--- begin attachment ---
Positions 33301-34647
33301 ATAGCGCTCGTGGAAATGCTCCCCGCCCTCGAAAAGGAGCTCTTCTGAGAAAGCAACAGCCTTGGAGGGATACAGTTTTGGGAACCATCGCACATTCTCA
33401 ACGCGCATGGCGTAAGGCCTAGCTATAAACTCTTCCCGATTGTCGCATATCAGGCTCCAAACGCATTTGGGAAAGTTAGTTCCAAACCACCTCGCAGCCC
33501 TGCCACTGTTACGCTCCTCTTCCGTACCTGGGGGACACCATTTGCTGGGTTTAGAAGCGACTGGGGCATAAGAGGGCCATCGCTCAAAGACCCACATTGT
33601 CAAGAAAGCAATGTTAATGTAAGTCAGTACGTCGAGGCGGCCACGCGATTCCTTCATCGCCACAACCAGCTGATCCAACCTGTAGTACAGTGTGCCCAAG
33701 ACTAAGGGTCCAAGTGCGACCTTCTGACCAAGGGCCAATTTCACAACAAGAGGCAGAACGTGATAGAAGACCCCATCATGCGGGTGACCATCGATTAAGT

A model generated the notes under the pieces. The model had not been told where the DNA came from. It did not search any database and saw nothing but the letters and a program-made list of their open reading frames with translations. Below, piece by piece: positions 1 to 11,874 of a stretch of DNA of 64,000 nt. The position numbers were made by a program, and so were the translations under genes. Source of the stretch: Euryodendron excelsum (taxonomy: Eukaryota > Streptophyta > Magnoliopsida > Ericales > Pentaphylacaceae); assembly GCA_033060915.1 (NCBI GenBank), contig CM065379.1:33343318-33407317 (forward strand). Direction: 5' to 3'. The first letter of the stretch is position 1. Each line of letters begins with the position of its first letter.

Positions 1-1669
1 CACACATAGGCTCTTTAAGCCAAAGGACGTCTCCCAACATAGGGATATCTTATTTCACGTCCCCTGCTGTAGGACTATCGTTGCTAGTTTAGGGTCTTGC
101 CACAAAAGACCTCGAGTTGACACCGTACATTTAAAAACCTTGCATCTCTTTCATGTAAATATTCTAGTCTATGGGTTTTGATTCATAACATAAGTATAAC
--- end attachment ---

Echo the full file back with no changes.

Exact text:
Positions 33301-34647
33301 ATAGCGCTCGTGGAAATGCTCCCCGCCCTCGAAAAGGAGCTCTTCTGAGAAAGCAACAGCCTTGGAGGGATACAGTTTTGGGAACCATCGCACATTCTCA
33401 ACGCGCATGGCGTAAGGCCTAGCTATAAACTCTTCCCGATTGTCGCATATCAGGCTCCAAACGCATTTGGGAAAGTTAGTTCCAAACCACCTCGCAGCCC
33501 TGCCACTGTTACGCTCCTCTTCCGTACCTGGGGGACACCATTTGCTGGGTTTAGAAGCGACTGGGGCATAAGAGGGCCATCGCTCAAAGACCCACATTGT
33601 CAAGAAAGCAATGTTAATGTAAGTCAGTACGTCGAGGCGGCCACGCGATTCCTTCATCGCCACAACCAGCTGATCCAACCTGTAGTACAGTGTGCCCAAG
33701 ACTAAGGGTCCAAGTGCGACCTTCTGACCAAGGGCCAATTTCACAACAAGAGGCAGAACGTGATAGAAGACCCCATCATGCGGGTGACCATCGATTAAGT

A model generated the notes under the pieces. The model had not been told where the DNA came from. It did not search any database and saw nothing but the letters and a program-made list of their open reading frames with translations. Below, piece by piece: positions 1 to 11,874 of a stretch of DNA of 64,000 nt. The position numbers were made by a program, and so were the translations under genes. Source of the stretch: Euryodendron excelsum (taxonomy: Eukaryota > Streptophyta > Magnoliopsida > Ericales > Pentaphylacaceae); assembly GCA_033060915.1 (NCBI GenBank), contig CM065379.1:33343318-33407317 (forward strand). Direction: 5' to 3'. The first letter of the stretch is position 1. Each line of letters begins with the position of its first letter.

Positions 1-1669
1 CACACATAGGCTCTTTAAGCCAAAGGACGTCTCCCAACATAGGGATATCTTATTTCACGTCCCCTGCTGTAGGACTATCGTTGCTAGTTTAGGGTCTTGC
101 CACAAAAGACCTCGAGTTGACACCGTACATTTAAAAACCTTGCATCTCTTTCATGTAAATATTCTAGTCTATGGGTTTTGATTCATAACATAAGTATAAC